The Cadillac ELR is dead. No, that’s not a battery joke. It’s going out of production and never coming back, kids. For a car (controversially) advertised as “creating its own luck” and believing “anything is possible,” a Cadillac electric coupe is apparently not successful or lucky enough to last more than two years.
Cadillac has decided to kill the ELR with its first generation, which isn’t too surprising considering even Cadillac’s chief marketing officer referred to it as “a huge disappointment” and, upon its initial release, dealerships were begging to not take them. So much for all that patriotic, smug bullshit from the ELR’s premier advertisement:
I’m all for going back to the moon, Cadillac ad bro, but keep in mind the first time we went it was after the Russians had already done everything else in space there was to do at that point and we needed a desperate “win.” And yea, we probably will return to the moon, albeit with the intentions of mining the orbiting rock of raw materials because we’ve exhausted everything we could reach on Earth.
It’s that same mentality of “sustainability” that
forced encouraged Cadillac to even attempt an electric vehicle to start with—not to be enterprising or innovative for the sake of it, but because at the time that’s where the market was headed and they didn’t want to get behind other luxury marques.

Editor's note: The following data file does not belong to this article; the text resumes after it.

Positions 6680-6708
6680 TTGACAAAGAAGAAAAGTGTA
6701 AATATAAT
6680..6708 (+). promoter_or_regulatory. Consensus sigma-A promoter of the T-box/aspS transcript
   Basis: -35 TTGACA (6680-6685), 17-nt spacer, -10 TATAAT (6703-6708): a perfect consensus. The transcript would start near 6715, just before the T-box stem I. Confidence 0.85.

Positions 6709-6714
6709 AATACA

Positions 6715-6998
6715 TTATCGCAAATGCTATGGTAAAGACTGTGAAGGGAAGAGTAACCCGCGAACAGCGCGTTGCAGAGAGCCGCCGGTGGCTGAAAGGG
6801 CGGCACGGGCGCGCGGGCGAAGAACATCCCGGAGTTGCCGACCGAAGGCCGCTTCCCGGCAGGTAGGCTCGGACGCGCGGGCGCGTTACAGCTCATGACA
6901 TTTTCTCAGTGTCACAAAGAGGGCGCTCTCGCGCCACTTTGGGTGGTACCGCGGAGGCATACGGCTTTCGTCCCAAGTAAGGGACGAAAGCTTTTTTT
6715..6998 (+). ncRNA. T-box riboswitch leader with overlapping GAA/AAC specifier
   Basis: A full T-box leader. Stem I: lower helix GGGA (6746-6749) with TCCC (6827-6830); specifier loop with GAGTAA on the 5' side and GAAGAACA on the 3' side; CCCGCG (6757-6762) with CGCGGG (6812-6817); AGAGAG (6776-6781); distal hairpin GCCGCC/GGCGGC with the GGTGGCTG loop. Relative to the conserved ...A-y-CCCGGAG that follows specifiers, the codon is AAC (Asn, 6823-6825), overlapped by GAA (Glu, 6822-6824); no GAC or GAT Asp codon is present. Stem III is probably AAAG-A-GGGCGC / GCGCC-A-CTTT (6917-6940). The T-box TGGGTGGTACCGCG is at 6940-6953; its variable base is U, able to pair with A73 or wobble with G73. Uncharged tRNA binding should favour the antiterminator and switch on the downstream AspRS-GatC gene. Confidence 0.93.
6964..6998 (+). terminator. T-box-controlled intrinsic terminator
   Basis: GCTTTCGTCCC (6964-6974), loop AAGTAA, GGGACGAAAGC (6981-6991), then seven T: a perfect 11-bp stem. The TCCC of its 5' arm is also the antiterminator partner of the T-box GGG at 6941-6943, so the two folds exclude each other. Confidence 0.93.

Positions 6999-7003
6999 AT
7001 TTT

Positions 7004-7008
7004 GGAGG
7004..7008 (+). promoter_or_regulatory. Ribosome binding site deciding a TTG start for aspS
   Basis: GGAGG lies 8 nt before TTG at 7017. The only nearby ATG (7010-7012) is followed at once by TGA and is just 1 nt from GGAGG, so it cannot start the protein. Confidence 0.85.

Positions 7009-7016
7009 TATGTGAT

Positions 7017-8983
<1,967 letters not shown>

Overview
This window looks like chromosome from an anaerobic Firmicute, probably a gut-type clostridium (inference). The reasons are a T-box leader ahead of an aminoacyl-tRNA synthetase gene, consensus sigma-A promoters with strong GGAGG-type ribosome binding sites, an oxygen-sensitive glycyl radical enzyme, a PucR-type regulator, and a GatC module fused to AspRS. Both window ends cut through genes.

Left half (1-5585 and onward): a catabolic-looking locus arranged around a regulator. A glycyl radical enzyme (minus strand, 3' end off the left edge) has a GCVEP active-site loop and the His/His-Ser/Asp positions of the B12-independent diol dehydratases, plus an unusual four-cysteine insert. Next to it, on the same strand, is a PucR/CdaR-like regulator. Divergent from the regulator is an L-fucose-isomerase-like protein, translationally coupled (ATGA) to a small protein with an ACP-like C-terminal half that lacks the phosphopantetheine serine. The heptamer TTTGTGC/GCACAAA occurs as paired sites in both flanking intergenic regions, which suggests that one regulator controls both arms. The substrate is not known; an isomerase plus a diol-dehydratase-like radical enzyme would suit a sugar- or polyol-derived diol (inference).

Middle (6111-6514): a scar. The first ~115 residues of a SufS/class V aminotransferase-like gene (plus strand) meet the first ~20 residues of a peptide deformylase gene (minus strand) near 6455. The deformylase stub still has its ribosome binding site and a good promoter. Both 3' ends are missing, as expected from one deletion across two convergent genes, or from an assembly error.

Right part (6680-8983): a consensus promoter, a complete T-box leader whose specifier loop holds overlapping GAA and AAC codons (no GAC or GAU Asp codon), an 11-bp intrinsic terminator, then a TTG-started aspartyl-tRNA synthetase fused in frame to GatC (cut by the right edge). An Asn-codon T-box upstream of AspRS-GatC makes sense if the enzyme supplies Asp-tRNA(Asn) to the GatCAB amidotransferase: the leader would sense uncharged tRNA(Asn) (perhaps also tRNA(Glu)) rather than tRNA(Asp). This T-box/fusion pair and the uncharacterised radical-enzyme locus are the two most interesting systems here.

In that original ELR ad, the rich man is leaving his family and his million dollar home to go on a two week trip (in August!) in a car that was Cadillac’s two year trip into a market it isn’t prepared for or interested in, single-handedly killing the prospect of fully-electric Cadillacs anytime soon.
The Cadillac ELR was more than just one bad advertisement. It was a compromised car that was too ahead of itself, and too disconnected from the market—you could get a Tesla Model S for the same price, which was all-around just a better car. Dealerships didn’t want to bank roll the new infrastructure for the electric vehicle, and buyers didn’t want a glorified Chevy Volt with less practicality for more than double the price.
Cadillac boss Johan de Nysschen delivered the eulogy to Automotive News:
“I plan to continue admiring it as one of the most beautiful cars on four wheels but we don’t plan further investment.”
Top photo via netcarshow.com
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